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smoothing capacitors over HDD..

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Corrie

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I made an external HDD caddy for 5 drives, the data is connected through Sata>USB>USB hub. The power takes one molex connector and splits it through 5 DPST switches that control the 5v and 12v, HDDs have a constant twin ground from molex. Any of the switches power(12v) a central fan through a diode (to protect the HDD from being switched on with back current from the fan). And each HDD has a red LED+resistor (maybe 450 ohms i forget) on the 5v in parallel with its HDD.

The problem; when 1 or more drives are on, and i turn another drive on the drive/s that were on are re-started. I think its because the voltage dips when a new drive is turned on and the other drives shut down for a second so they need to re-start.

Possible solution; I could put a smoothing capacitor in parallel with each drive (12v and 5v?), in theory they would charge up when the drive was powered up and protect the drive from voltage dips caused by other drives being powered up.

Any suggestions welcome, not sure what size of capacitors to use, or whether i risk damaging the drives
 

dknguyen

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I made an external HDD caddy for 5 drives, the data is connected through Sata>USB>USB hub. The power takes one molex connector and splits it through 5 DPST switches that control the 5v and 12v, HDDs have a constant twin ground from molex. Any of the switches power(12v) a central fan through a diode (to protect the HDD from being switched on with back current from the fan). And each HDD has a red LED+resistor (maybe 450 ohms i forget) on the 5v in parallel with its HDD.

The problem; when 1 or more drives are on, and i turn another drive on the drive/s that were on are re-started. I think its because the voltage dips when a new drive is turned on and the other drives shut down for a second so they need to re-start.

Possible solution; I could put a smoothing capacitor in parallel with each drive (12v and 5v?), in theory they would charge up when the drive was powered up and protect the drive from voltage dips caused by other drives being powered up.

Any suggestions welcome, not sure what size of capacitors to use, or whether i risk damaging the drives
Not sure how much you would need exactly, but it's not application that requires a specific value. But I would guess 470uF is the minimum. I'd probably try for 1000uF for first try. You want large enough to smooth things out but not so large it causes excessive inrush current (and voltage drop) to charge the capacitors when first plugging the device in.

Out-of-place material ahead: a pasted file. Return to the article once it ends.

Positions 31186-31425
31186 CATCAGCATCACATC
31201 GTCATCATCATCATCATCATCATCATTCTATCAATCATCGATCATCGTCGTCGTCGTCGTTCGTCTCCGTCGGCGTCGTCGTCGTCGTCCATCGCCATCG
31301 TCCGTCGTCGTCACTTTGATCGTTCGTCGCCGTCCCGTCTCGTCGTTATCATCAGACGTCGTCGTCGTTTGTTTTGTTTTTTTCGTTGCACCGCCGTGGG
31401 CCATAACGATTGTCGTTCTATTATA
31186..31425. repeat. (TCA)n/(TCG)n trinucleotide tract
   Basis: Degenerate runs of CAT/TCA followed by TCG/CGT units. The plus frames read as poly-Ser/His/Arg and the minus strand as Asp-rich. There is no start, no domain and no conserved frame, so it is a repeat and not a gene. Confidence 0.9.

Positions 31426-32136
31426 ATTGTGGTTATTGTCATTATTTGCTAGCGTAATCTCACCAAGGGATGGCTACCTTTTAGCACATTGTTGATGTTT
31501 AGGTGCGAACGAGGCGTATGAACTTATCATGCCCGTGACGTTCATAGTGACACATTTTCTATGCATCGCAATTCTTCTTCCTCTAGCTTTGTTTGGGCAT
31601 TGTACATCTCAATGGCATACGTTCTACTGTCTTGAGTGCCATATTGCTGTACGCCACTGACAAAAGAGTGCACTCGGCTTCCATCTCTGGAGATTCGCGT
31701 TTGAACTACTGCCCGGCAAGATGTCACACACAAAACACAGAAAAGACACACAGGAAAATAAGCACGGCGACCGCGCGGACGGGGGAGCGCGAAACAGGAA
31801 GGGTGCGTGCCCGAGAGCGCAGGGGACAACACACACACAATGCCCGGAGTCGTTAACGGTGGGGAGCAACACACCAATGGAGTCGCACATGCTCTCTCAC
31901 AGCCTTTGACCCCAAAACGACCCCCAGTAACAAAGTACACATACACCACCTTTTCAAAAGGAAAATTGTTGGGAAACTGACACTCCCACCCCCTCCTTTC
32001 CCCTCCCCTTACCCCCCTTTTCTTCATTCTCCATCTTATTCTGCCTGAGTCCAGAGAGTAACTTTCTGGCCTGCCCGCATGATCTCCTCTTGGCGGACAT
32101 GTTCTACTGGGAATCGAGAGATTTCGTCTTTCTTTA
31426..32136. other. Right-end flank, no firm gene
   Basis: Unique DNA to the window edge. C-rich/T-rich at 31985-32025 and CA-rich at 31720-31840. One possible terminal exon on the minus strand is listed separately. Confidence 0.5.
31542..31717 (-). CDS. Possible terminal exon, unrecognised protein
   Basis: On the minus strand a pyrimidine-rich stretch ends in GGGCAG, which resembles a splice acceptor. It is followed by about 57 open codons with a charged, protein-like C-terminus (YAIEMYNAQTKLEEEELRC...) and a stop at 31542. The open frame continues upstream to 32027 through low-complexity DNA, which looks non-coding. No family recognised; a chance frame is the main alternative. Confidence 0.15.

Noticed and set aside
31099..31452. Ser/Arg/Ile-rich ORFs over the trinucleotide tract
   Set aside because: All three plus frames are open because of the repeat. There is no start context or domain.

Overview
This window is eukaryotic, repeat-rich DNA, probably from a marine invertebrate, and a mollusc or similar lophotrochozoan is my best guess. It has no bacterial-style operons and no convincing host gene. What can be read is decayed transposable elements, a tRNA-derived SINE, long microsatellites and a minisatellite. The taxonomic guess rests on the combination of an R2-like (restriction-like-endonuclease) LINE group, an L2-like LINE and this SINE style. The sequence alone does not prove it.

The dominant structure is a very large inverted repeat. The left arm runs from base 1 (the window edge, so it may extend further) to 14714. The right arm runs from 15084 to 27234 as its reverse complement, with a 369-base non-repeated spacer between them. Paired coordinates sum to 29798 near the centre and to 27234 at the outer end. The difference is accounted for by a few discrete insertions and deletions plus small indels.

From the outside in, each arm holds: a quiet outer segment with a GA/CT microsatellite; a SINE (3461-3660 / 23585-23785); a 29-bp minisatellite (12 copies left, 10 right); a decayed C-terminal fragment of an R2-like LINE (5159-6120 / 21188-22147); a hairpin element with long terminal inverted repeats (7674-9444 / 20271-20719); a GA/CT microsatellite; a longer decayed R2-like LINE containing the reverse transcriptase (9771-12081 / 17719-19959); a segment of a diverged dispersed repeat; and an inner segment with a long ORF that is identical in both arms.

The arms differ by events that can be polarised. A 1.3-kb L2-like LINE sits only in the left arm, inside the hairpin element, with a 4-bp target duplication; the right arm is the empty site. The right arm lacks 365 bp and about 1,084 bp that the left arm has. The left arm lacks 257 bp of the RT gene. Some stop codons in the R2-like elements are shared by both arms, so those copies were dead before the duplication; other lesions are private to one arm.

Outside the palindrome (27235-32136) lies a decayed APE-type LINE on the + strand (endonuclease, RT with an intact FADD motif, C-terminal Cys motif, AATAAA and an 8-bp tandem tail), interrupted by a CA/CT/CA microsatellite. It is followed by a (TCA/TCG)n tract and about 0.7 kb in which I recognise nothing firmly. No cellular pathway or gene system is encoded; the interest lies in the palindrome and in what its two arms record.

You could stick a cap next to each drive. But this would mean everytime you turn on a drive there would be inrush current to charge up that drive's capacitor (which may be very similar or identical to the problem you're dealing with to start with). You could also try adding an additional common capacitor BEFORE the switch so that caps are charged prior to switching.

Just don't try too large a capacitor as your first value.

Also, stick a voltmeter across the power terminals and see if it quickly dips whenever you turn on a new drive. That would confirm things. It may be too fast for you to get an exact reading but you'll probably see some signifcant, momentary change.

Oh yeah...electrolytics capacitors.
 
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Corrie

New Member
Good idea putting one before the switches, lot easier too.

Was planing a kit oscilloscope build, maybe i will get that done before i continue with this, as it would tell me whether the 12 and 5 volt are experiencing a dip in voltage and give me a better idea of how much of a dip (would be more accurate than the voltmeter).

Anyway thanks :).
 

tcmtech

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Something to consider is that its not always a supply side dip with say the 12 V rail pulling down to 9 - 10 volts and the 5 V rail going to 4 or something like that.

Quite often its the ground return being pulled up from either being as a hard drive spins up it will have current being drawn from both rails going back through the ground line and the 12 having the HDD motor load on it will draw enough current to easily cause the ground line to raise thusly making the 5 volt rail appear to drop and go far enough down to drop out the logic circuits which shuts everything off.

As for capacitors they will help a lot if they are big enough. I used to have a USB to 3.5" external HDD adaptor that managed to spin up most lower powered larger hard drives from a 1.5 amp or greater rated USB port or a dual 1 amp pair without the need for a external power adapter and it used a rather hefty capacitor banks in both ends of the boost converter circuits for the two rails to help get things spun up without excessive voltage drops on either.

Downside was that on lower powered single 1.5 or lower amp limited USB ports the inrush current to charge up the capacitors alone would cause them to reset or lock themselves out due to over current and the adapter would sometimes do nothing.
 

Corrie

New Member
Makes me want to put protection diodes on all the earths, if course it wouldn't work its not really reverse voltage but reference voltage you are talking about.. Weird that a capacitor would solve that problem too though, but i can see how it would. thanks :)
 
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